As I said, this all comes from Gallup.ReplyDelete
Rasmussen is not a reliable source of information. They were off by a record 40 points in the Hawaii midterms and generally revealed a massive bias related to actual election results.
First, being widely off in one poll doesn't mean that several months worth of their polls are invalid. Depending on sample size selection and/or other factors, errors in one study don't necessarily mean other polls had the same errors.
However, if they WERE that widely off, it would be a cause for further investigation.
I didn't use only their polls as evidence, however. I also cited AP and CBS, and I'm sure I'd be able to find many others, given that there were many reports of large majorities of people disliking ObamaCare.
Your entire thinking supposes 'the people' to be a homogeneous group with a common good, somewhat like a colony of ants.ReplyDelete
Actually, there are far more suppositions than that in your theory, but they can wait.
Related to the idea that there is a single outcome most desirable to all people - this isn't the case. There may be a single outcome most desirable on aggregate, but that's a different matter.
Because you think that the the optimal outcome for the whole is the optimal outcome for each individual, this leads you to the conclusion that it is appropriate to strive only for the optimal outcome - which you think can be best achieved through only allowing the most rational and intelligent to make decisions.
However, there is no win-win outcome in politics. Therefore, how can you deny people the right to representation in their own interests?
I don't think that the optimal outcome for the whole is the optimal outcome for each individual, but by definition, the optimal outcome for the whole is optimal for more people than it's not optimal for. And because society is interconnected (especially when it comes to the economy), solutions that may seem optimal for some may actually be hurting them in the long run.
If society is better off in one scenario (choosing what's best in the aggregate), why wouldn't you prefer that over a scenario in which some people are better off but more people aren't better off (society is worse, in the aggregate)?
Because I may be one of the people who are worse off! But that's just one side of it.ReplyDelete
Your analysis also only account for the aggregate benefit. What about the marginal benefit? I see nothing wrong with preferring a system that confers less benefit overall, but reduces inequality. In fact there are a lot of reasons for this: it equalises opportunity, thereby setting in place conditions for meritocracy; it ensure no single group gets too much power; and, research has shown that people are happier in more equal societies.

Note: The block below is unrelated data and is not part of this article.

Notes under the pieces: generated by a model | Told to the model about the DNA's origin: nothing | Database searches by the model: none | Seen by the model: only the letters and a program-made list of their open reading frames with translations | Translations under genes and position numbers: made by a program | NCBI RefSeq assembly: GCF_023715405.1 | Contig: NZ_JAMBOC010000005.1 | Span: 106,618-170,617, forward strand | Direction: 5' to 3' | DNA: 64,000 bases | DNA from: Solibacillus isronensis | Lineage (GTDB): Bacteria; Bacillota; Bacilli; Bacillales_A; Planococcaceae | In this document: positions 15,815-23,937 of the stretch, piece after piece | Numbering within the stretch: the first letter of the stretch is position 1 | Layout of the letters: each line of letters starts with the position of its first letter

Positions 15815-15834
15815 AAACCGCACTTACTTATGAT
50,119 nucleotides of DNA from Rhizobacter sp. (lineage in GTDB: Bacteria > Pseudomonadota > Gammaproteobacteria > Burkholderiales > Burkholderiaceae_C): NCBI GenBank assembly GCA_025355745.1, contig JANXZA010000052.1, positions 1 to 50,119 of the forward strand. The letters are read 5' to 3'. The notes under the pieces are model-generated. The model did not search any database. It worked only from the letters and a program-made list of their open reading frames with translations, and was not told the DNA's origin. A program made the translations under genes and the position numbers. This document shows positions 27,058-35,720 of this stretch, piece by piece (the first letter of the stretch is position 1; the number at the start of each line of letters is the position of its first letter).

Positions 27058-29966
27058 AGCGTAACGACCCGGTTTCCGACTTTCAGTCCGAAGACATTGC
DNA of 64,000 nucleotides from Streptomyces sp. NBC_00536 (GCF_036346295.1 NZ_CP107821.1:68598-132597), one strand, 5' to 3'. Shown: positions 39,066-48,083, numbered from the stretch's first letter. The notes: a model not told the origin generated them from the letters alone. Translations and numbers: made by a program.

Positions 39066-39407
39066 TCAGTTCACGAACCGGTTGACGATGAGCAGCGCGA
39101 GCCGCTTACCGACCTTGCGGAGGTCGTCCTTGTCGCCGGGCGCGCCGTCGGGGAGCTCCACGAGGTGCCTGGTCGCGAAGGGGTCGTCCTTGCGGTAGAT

the issue wasn't whether you personally would vote for something that would be better for society but worse for you. I get it. It's possible for someone to be worse off individually even if society is better off (although the short term cost to the individual is often just, that, short term, because when you make society overall better off economically, the individual who's worse off will eventually (everything else being equal) improve economically since society has more money to spend on them).
And my original post was about the rational the small select group of voters should use. If you have selected 1% of the population (that is selected in part due to their ability to be unbiased), and these 1% vote for policies that affect 100% of the population, the best choice for them is to select policies that are best for society OVERALL. They wouldn't want to favor themselves because the idea is you select people who you have reason to believe will act in society's best interest. They may be rare, but they are out there.
When I use the term "benefit" I mean ALL types of benefits, not just economic. I include inequality, and all types of benefits that have to do with perception, etc.
With respect, it was a mistake for you to assume that I meant something other than what I actually said when I used the term "benefits". Since I didn't define the benefits, it's meant to mean exactly what it says: anything that could be defined as a benefit.
So, there's no need to separate types of benefits.
Fair enough if you're casting the net wide when defining benefits.ReplyDelete
However, back to your initial point that you can find people who will act in SOCIETY'S best interest. What evidence do you have that such people exist? You're talking about investing an awful lot of power in a very select group. I don't see anything in human history to suggest that would achieve your desired outcome.
Rather, I think it would just be a recipe for greed, nepotism and corruption. The smaller the electorate, the easier they are to buy.
I'm not sure that my plan has ever been tried during human history.
The reason I know such people exist is because I am one of them. I am about as unbiased as you can get, and would have no problem voting for policies that would benefit society overall, even if they harm me in the short run.